March 29, 2015 by
Americans spend more time on social networks than any other internet activity, including email (source: Business Insider).
This fact may be a key reason many brands pursue social media, but it’s an even better reason why they should have a social media engagement plan, first.
Social media engagement is communicating in a distinctive way so your audience pays attention and has a relationship with your brand in a two-way conversation. A recent survey of 45 CMOs found the majority of CMOs don’t know the definition of engagement.
How to brands practice social media engagement? Offer customer support, attract and retain valuable employees, show they have a sense of humor, distribute relevant content, ask for user generated content and say they’re sorry in a heart-felt way that wins customers when they make mistakes.
Brands that are successful with social media engagement define a purpose and role for social media, first; one that gives them both a business and relationship building reason for being there.
Here are 10 best brand examples of social media engagement.
- BISSELL: The vacuum cleaner company knows how to crack a joke from time to time on its Facebook page. What’s great about Bissell’s humor is that it never sacrifices brand relevancy, as is evident by this smartly funny Facebook post.
- CHOBANI: One of the most popular greek yogurt brands embraced digital storytelling offering to publish users stories. Real fans made original videos, creative photos, and left praise on social media channels about their favorite greek yogurt, supplying Chobani with an impressive amount of UGC to use for marketing purposes. Tweets were put on their billboards. Videos were featured on their website, and others were sent out to their social media followers.
- CLEVELAND CLINIC: In a regulated industry generally far behind the content marketing curve, the hospital delivers posts that help people deal with chronic diseases, overcome depression, and the battle to live a healthier life. And all of the content is written by physicians who practice there. No wonder a regional hospital has more than 1.2 million Facebook Likes.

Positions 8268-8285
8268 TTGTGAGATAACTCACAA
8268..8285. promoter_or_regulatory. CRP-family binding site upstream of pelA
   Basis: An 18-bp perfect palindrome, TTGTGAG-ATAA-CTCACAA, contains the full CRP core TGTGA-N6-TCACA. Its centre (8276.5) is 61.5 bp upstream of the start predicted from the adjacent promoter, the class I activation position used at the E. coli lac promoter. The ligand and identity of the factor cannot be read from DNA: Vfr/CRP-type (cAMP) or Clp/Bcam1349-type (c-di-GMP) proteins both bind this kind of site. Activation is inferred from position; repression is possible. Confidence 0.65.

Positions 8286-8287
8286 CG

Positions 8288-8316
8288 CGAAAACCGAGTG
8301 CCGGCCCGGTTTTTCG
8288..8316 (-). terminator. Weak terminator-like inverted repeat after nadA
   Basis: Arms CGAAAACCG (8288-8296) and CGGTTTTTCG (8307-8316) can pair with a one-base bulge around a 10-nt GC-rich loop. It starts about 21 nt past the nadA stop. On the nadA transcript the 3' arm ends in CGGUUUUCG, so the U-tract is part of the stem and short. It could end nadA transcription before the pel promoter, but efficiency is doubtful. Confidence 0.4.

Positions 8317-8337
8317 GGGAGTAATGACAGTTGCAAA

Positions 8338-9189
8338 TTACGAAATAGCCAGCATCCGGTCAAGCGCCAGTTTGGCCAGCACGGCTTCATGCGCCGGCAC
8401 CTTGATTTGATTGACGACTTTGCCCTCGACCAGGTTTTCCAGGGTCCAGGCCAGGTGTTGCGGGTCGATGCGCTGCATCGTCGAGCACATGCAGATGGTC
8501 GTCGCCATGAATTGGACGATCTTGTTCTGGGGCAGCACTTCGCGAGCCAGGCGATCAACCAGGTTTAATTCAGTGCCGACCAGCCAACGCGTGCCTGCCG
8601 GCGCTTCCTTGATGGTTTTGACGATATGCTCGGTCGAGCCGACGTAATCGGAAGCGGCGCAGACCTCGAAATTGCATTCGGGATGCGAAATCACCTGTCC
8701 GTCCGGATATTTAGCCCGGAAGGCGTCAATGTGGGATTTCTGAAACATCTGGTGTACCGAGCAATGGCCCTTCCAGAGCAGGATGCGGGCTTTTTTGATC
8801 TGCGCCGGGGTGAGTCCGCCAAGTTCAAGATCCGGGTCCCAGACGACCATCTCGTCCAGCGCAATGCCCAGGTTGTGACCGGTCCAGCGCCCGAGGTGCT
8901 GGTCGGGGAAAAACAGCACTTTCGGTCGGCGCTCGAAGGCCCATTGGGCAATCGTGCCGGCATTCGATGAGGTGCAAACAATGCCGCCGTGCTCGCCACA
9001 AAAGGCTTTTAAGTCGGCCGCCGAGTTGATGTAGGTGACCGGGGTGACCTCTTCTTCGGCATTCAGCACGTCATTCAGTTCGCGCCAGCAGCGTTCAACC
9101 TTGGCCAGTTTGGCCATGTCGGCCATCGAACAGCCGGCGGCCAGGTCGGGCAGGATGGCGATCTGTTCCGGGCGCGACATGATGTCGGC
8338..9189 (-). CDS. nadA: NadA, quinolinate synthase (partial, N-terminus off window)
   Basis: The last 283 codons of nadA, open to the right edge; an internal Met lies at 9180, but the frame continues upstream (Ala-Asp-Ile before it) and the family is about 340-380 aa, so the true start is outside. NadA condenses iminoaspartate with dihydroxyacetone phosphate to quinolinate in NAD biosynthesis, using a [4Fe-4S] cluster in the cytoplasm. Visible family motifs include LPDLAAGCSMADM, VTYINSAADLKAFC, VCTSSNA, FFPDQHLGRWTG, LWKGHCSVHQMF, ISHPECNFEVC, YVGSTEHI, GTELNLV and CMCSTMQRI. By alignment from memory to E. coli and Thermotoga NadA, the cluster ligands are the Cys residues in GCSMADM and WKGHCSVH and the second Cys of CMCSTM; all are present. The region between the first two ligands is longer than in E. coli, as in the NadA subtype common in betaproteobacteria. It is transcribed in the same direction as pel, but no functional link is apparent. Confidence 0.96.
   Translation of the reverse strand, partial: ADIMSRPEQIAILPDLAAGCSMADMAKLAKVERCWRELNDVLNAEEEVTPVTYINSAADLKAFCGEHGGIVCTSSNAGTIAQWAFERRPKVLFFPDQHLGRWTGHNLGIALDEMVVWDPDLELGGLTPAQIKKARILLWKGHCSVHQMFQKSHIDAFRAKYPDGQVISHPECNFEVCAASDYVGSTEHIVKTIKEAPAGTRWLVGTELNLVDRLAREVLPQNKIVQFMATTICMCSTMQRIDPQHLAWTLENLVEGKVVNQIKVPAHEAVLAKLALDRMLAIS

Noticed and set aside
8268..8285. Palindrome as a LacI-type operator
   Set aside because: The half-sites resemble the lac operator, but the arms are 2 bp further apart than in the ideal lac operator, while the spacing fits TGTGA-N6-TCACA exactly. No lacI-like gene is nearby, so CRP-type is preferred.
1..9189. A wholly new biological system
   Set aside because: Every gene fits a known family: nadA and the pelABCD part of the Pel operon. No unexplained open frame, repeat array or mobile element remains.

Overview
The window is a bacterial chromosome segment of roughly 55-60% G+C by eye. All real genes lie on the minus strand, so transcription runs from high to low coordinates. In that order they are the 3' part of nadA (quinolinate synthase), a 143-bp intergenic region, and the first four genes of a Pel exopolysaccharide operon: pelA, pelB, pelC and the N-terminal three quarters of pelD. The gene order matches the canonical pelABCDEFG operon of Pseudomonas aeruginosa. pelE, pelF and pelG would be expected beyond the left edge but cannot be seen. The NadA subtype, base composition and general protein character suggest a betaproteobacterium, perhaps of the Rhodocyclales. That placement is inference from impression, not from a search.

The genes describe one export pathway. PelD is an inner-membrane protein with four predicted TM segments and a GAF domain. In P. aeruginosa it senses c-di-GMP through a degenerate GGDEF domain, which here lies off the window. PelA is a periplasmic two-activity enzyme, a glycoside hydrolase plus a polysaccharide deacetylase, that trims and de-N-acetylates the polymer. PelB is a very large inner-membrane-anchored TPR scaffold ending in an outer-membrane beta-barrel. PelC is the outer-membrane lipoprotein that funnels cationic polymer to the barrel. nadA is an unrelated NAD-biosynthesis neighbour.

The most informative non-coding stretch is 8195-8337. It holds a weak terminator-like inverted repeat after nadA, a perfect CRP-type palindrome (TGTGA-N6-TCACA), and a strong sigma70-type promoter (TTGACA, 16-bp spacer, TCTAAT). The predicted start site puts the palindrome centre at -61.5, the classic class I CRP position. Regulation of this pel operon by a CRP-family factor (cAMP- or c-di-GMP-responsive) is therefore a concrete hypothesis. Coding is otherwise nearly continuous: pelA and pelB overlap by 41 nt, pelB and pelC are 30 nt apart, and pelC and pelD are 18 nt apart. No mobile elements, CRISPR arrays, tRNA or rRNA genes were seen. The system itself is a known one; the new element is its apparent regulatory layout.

- ORACLE: The Instagram profile of Oracle consists of photos from company events and conferences around the country, while providing an inside look at what it’s like to work for the company. Their team’s dedication and enthusiasm is reinforced with employees commenting #proudtobeoracle consistently across photos. This transparency allows other businesses and prospects to experience the company’s highly engaged staff. The company also shares short video clips with their followers to better tell the brand’s story.
- KRAFT MAC & CHEESE: How do make an ordinary noodle into something customers want to have a relationship? By giving it some personality so it the kind of brand you’d like to sit down and eat with, just like the team at Kraft does with endearing posts?
- SALESFORCE: The Facebook business page of Saleforce shows an active and engaged community. Tabs are set up which allow visitors to explore and learn about the company’s offerings, such as their CRM (customer relationship management) solutions, without a single high-pressure sales message. Their posts, which average one per day, ask thought-provoking questions and share their own and others’ blog posts.
- TIME: If you’re going to practice social media engagement, you’re going to deal with disgruntled customers. Here’s how Time magazine does it. Don’t just say the words but mean it. Come right out and say “I made a mistake and I am sorry for that.” Apologising and admitting to an error are not bad things and will not result in you looking weak.
- T-MOBILE: In an attempt to steal away customers from it’s competitors, T-Mobile offered to pay the contract cancellation fees of any person who “broke up” with their existing cell phone service and switched to T-Mobile. They launched an ‘Un-Valentines Day’ with a Facebook App that let people create a custom break up letter to their carrier and print it out or share it on their social networks.
- WHOLE FOODS: Would you “Holla for Challah bread”? Whole Foods wants you to, and that’s just one of its witty little Facebook updates. Mainly sharing recipe and food ideas through its Facebook page and Twitter feed, Whole Foods adds a dash of humor that makes it a lot more fun to follow than your average recipe source.
- X-BOX: Anyone who’s owned a gaming system knows they can be buggy at times. What makes them stand out is that they’re not just an intermediary between the user and the call center; they actually troubleshoot and solve problems on Twitter when possible. No waiting on hold. Instant customer service and expectations exceeded.
Do these examples show you the value of social media engagement? Do you have a plan for social media engagement?